A Chelsea football game in progress
Chelsea finished last season in 12th place, failing to qualify for European football for the first time since 2016 © Kamil Krzaczynski/AFP via Getty Images

Chelsea FC’s US owners believe a major reset will prevent a repeat of a calamitous first year in charge during which the club spent record amounts on players but suffered its worst season in almost three decades. 

Speaking to the Financial Times, Chelsea chair Todd Boehly said: “We feel really good about the sporting side of the house. Morale is high and the culture is good. On the commercial side, we’ve got a lot of new hires. We’re excited about the path ahead.”

A consortium led by Boehly, co-owner of the LA Dodgers baseball team, and Clearlake Capital acquired the club for a record sum of £2.5bn in a forced sale last year from sanctions-hit Russian oligarch Roman Abramovich.

The combination of a private equity firm and a financier with a proven record in the sector was expected to bring financial rigour and sporting savvy following the excesses of the Abramovich era, in which Chelsea lost almost £1mn a week over close to 20 years. The high price raised valuation expectations across football, prompting the US owners of rivals Manchester United and Liverpool to explore sales.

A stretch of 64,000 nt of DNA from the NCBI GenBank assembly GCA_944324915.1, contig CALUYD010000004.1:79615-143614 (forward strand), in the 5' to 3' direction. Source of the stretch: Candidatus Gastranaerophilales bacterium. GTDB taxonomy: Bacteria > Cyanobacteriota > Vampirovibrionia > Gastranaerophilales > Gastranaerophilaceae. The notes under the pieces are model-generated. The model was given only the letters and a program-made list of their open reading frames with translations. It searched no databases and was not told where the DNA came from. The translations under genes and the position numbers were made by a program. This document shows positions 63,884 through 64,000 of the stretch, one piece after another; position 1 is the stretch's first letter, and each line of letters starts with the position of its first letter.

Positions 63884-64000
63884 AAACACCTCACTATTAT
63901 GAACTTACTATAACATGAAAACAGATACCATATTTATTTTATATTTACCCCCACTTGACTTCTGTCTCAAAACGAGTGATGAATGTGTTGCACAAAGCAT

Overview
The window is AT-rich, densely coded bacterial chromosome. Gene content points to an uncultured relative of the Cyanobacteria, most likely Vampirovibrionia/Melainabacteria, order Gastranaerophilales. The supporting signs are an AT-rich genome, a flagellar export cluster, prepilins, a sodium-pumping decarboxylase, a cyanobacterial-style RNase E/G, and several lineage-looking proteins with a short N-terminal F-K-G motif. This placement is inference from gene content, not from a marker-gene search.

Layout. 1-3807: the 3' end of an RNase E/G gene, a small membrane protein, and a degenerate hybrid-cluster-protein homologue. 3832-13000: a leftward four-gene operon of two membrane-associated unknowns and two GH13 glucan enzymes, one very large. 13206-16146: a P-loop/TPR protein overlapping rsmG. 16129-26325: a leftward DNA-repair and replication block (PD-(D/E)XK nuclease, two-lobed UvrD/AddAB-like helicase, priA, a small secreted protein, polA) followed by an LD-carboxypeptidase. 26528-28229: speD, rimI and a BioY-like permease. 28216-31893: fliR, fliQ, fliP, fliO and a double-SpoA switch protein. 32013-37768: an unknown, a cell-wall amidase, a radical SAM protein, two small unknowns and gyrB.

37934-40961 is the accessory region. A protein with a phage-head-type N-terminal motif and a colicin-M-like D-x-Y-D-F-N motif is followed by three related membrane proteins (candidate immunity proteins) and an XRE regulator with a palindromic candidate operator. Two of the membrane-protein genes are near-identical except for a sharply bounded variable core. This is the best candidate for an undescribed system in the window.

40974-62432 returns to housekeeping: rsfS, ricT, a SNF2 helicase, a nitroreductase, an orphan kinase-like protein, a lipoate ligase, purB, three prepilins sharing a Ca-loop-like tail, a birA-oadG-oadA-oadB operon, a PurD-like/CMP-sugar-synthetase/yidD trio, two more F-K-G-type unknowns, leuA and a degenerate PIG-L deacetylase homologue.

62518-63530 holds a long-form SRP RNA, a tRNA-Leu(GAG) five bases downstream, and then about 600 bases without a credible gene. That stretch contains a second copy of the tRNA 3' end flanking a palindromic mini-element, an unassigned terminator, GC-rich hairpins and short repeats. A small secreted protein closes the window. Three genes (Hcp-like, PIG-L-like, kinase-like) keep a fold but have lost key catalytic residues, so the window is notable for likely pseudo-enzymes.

But Chelsea’s first season under new ownership proved disastrous and raised questions about whether the flood of professional investors coming into football have a path to making money.

The team finished the season in 12th place, its worst league position since 1994, while the result deprived the club of qualification for European football for the first time since 2016. Participation in the Uefa Champions League generated an average of £87mn a year for the club during the past three seasons. 

Todd Boehly
Todd Boehly: ‘The culture is good . . . we’re excited about the path ahead’ © Kyle Grillot/Bloomberg

“It was one of those seasons that was just chaotic on and off the pitch from start to finish”, said Dan Silver, a board member of the Chelsea Supporters Trust, who added that some of the problems had been building up long before the takeover. “We were poor. We were underprepared.” 

However, the US owners hope to get on the front foot with a number of key additions to both the sporting and commercial operations, while talks have begun with several outside investors, including Ares Management, over raising new funds. Fresh capital could be used to bolster the club’s finances ahead of a possible stadium redevelopment and a further push into multi-club ownership following the recent purchase of French team RC Strasbourg.

Chelsea made a pre-tax loss of £121mn on revenues of £481mn in the year ended June 2022.

Among the arrivals is new chief executive Chris Jurasek, a veteran from other companies backed by Clearlake, Chelsea’s biggest shareholder. An experienced hand in the technology sector, Jurasek will take on some of the responsibilities that had fallen to Tom Glick, Chelsea’s president of business, who is currently serving his notice period after less than a year with the club.

More executive hires are planned as the owners look to beef up what they see as underpowered commercial operations. 

Jurasek’s priorities include sealing a deal for a new front-of-shirt sponsor to replace UK mobile phone operator Three, which chose not to renew its £40mn-a-year partnership when it ended this summer.